San Francisco’s SOMA Pilipinas awarded $100,000 NEA grant to increase Filipino community visibility

Invisible no more: Filipino Cultural Heritage District to develop new design concepts for public art, cultural markers on Filipino community’s history and contributions in San Francisco

Kapwa Mural celebrating “interconnected” and fellowship of community on top of Mestiza Restaurant on 4th & Brannan.

THE National Endowment for the Arts (NEA) has awarded SOMA Pilipinas, San Francisco’s Filipino Cultural Heritage District a $100,000  “Our Town” arts grant to fund the planning process for the increased visibility of Filipino arts, culture, and design. Through this grant, SOMA Pilipinas hopes to reverse decades of underrepresentation of the Filipino community’s history and culture.

This is one of the initial steps to drive the district’s missions, among them, to prevent the displacement of Filipino residents and businesses, and to achieve economic and social equity. The Filipino community is San Francisco’s second-largest Asian American population.

Sample pole banner design featuring two-time U.S. Olympic gold medalist Victoria Manalo Draves Park who grew up in the South of Market.

The selected project, “SOMA Pilipinas is in the Heart,” is a public art planning process that will engage community stakeholders. NEA selects only one recipient of this award per city in a highly competitive process.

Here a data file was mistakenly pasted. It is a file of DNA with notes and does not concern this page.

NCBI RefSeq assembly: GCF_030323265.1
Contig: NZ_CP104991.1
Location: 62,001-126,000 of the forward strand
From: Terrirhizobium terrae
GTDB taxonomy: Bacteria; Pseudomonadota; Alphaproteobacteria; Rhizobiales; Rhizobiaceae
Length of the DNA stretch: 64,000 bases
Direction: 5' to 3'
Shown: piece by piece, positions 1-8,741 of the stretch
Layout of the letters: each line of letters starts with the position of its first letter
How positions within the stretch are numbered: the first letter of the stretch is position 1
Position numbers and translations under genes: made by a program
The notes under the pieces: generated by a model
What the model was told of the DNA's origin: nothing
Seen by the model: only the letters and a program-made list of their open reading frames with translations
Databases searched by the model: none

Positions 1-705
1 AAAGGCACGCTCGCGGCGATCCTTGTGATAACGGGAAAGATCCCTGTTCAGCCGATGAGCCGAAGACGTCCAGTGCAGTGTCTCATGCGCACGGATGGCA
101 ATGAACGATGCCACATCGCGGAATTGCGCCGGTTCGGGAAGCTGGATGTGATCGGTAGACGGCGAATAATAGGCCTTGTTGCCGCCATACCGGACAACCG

“We are very honored to be selected for this prestigious award from the National Endowment for the Arts.  Building on last year’s state designation of SOMA Pilipinas by the California Arts Council, we are excited to work with community members, artists, and urban designers to develop creative concepts for integrating Filipino art and designs in the public realm, including special crosswalks, street light adornments, and new plaques and murals that will show the rich history and culture, and great contributions of Filipinos in SOMA and throughout San Francisco,” said Raquel Redondiez, Director of SOMA Pilipinas.

“(These) projects strengthen communities by providing opportunities for the arts to be integrated into the fabric of community life.  We are pleased to support SOMA Pilipinas,  in their partnership with the San Francisco Arts Commission, on  public art planning and capacity for artists and cultural organizations, “ said Jen Hughes, Director of Design and Creative Placemaking at the National Endowment for the Arts. 

With this new grant, SOMA Pilipinas will launch its new brand with hundreds of pole banners throughout the City.  They will also be working with the San Francisco Municipal and Transit Authority (SFMTA) and Department of Public Works (DPW) to develop special design crosswalks along 6th Street and Folsom and Howard.  New plaques and murals are also underway, like the “Kapwa” mural sponsored by the Filipino Mental Health Initiative and SOMA Pilipinas, which is visible from 101 north toward the Bay Bridge. 

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